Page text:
6. Maya is vyavaharika:
Maya is vyavaharika or merely pragmatic reality. It is of the nature of reflection. On the transendental level, only the Brahman is true. Maya is its reflection in the practical world.
7. Maya is indescribable:
Maya is existent, because it is eternal like God. It is the creative power in the universe. It is non-existent because apart from God it has no existence. It is real since, it is existent in the state of ignorance. It is unreal, since it disappears with the dawn of knowledge and does not limit the Brahman. Lastly, it can neither be said as existent nor non-existent (Sad Asad), because these are mutually contradictory terms. Hence, Samkara has called Maya to be existent- non-existent-indescribable. Thus, Maya cannot be described.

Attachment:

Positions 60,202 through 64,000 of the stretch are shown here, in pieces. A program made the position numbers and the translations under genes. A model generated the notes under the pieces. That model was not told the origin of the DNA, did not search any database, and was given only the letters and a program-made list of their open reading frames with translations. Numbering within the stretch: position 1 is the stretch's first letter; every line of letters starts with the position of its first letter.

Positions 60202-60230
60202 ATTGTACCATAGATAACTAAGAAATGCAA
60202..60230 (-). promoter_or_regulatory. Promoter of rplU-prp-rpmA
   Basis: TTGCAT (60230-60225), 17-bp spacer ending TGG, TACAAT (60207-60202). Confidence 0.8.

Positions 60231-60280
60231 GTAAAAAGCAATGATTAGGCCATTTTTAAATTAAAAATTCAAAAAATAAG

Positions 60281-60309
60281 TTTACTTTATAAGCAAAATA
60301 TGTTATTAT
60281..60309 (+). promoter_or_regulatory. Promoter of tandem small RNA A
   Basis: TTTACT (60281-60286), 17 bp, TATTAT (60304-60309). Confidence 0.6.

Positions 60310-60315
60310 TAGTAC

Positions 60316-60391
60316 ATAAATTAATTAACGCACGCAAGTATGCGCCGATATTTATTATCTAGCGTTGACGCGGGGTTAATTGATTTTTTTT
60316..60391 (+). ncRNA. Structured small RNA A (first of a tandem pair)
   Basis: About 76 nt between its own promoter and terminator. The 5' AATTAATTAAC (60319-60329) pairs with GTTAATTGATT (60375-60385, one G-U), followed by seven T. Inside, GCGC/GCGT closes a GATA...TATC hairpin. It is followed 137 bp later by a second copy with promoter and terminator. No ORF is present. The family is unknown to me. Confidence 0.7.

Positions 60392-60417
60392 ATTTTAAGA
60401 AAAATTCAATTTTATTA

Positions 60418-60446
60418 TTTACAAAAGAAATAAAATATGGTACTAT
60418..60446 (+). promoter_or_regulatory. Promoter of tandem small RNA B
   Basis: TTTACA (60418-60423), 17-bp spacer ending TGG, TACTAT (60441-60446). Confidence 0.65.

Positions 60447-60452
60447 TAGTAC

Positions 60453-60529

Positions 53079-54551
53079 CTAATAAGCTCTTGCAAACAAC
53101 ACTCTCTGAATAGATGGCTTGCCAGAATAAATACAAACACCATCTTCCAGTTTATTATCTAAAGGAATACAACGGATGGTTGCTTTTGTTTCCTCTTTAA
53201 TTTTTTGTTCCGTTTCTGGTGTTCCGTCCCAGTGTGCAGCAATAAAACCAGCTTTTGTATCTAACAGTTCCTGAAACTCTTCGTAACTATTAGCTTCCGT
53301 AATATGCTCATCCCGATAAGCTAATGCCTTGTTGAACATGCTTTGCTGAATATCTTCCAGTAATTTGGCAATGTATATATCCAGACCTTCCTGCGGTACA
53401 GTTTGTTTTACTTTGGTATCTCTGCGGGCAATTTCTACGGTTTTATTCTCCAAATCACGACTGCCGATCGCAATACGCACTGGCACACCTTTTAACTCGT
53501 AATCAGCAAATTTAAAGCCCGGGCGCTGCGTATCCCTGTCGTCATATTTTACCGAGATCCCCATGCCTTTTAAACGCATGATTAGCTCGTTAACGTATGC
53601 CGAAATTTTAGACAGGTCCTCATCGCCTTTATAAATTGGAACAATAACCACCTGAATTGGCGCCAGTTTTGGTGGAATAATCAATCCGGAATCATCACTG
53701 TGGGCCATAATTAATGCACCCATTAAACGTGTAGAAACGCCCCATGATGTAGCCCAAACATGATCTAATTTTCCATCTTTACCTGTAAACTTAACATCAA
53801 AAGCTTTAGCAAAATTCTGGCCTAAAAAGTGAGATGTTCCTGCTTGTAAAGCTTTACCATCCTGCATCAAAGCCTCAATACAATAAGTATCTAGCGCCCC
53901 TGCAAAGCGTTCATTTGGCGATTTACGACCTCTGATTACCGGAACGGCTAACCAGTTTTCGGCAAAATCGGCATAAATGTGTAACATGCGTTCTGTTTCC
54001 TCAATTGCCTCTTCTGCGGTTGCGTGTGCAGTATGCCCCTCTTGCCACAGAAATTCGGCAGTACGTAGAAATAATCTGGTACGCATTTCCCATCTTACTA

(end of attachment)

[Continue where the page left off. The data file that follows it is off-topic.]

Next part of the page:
8. Maya is of the nature of Adhyasa (Adhyasa Rup):
Just as the snake is imposed on the rope and the silver on nacre, similarly, the jiva engrossed by Maya sees the attributeless Brahman as the world of many names and forms. Adhyasa is due to Maya and Avidya. Hence Maya is said to be Mula Avidya or the basic ignorance. In the form of Avidya, it is also said to be Tula Avidya.
9. Maya is the substratum and object of Brahman:
Maya is the substratum and object of Brahman, but just as the imposition of the blue colour on the colourless sky does not affect the sky itself, or just as the magician is not influenced by his magic, in the same way the Brahman is not influenced by Maya.
10. Maya is Avidya:
Avidya is unmanifested and God-dependent. It is of the nature of Maya, the eternal sleep. All the distinctions are due to Avidya. Maya is of the nature of false conception. The nature of Avidya is to cover knowledge. This is done in three ways—
(a) In the form of knowledge,
(b) In the form of doubt,
(c) In the form of ignorance.